In Bolt, Dick Francis continues the misadventures of Kit Fielding, jockey and all-round good guy. Francis' heroes are nearly always good and honest and brave, but never boring. They're the sort of men women would love to love and men should want to be like.
This time, however, Kit seems on the verge of losing, Danielle, his fiance and the love of his life. As he wrestles with these feelings, he is struck with the murder of the Princess' horses, first one, then two, then one more. Henri Nonterre is out to make the Princess and her husband turn to gun manufacturing, but Kit will do anything in his power to keep that from happening, as long as the family chooses to resist.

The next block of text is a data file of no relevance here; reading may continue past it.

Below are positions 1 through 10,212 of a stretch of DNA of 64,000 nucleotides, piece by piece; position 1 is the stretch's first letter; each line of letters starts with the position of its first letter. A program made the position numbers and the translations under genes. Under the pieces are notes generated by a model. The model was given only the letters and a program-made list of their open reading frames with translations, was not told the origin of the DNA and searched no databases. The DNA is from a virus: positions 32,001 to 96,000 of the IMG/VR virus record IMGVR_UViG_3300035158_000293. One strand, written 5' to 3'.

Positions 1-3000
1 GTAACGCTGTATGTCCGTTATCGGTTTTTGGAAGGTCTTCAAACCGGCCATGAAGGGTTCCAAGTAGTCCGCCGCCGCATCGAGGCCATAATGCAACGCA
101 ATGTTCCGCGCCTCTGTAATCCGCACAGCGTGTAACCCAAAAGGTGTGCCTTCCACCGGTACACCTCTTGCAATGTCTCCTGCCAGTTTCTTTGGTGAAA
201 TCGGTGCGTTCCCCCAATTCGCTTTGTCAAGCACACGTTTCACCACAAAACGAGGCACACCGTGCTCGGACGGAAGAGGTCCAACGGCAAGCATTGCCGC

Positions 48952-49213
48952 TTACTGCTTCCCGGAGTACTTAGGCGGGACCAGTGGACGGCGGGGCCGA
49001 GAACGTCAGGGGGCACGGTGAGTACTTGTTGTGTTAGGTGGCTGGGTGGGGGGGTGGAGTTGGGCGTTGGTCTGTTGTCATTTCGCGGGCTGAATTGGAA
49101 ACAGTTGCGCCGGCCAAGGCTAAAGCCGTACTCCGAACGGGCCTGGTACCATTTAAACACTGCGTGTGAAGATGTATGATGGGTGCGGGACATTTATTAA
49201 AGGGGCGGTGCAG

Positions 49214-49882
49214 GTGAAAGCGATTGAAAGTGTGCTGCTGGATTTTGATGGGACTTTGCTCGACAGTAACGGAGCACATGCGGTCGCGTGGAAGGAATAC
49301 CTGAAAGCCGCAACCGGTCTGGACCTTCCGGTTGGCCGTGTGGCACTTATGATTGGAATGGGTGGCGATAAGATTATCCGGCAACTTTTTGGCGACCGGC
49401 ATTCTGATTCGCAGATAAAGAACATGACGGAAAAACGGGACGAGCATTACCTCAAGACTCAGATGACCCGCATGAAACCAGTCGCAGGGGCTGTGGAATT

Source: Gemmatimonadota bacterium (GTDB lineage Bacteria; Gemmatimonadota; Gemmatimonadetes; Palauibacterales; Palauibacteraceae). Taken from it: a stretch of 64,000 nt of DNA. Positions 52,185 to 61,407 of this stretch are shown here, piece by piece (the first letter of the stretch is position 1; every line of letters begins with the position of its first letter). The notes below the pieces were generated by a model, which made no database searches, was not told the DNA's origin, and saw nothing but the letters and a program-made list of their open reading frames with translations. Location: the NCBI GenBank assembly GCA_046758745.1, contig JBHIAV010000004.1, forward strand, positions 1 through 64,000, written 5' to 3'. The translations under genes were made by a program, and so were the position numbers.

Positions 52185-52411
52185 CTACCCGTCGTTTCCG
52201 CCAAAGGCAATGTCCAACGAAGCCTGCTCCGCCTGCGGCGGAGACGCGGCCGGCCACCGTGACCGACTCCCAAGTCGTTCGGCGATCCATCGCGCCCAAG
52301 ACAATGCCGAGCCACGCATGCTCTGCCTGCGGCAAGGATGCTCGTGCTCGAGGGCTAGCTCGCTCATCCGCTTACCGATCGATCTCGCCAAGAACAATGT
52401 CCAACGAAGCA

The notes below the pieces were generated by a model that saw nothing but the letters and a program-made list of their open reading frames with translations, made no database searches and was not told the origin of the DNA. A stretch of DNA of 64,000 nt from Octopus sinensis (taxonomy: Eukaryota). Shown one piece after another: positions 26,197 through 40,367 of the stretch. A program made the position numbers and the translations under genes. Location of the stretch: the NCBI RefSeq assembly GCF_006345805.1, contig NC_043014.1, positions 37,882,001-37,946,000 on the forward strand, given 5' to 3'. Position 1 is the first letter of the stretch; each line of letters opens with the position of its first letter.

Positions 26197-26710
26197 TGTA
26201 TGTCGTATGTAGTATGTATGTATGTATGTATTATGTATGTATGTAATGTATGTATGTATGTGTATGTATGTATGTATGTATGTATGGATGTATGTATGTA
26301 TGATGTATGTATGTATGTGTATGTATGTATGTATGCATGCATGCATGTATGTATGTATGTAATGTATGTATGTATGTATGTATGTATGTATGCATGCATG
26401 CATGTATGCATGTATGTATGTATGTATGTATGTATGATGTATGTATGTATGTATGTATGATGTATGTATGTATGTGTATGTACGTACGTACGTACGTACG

Meantime, Kit's old enemy, Maynard Allerdeck, looms in the background with renewed malice. What can possibly have increased his hatred for this particular Fielding? Fully occupied in helping the Princess and her family (which includes Danielle)avoid Nonterre's machinations, Kit merely tries to avoid any adverse contact with Maynard. But that may not be possible.
In typically honest, straight forward fashion, Kit strives to protect his employers and friends, and the horses he loves so much. In the meantime, he waits for Danielle to make up her mind about whether she wants to spend the rest of her life with him. A first rate story and most pleasant narrator.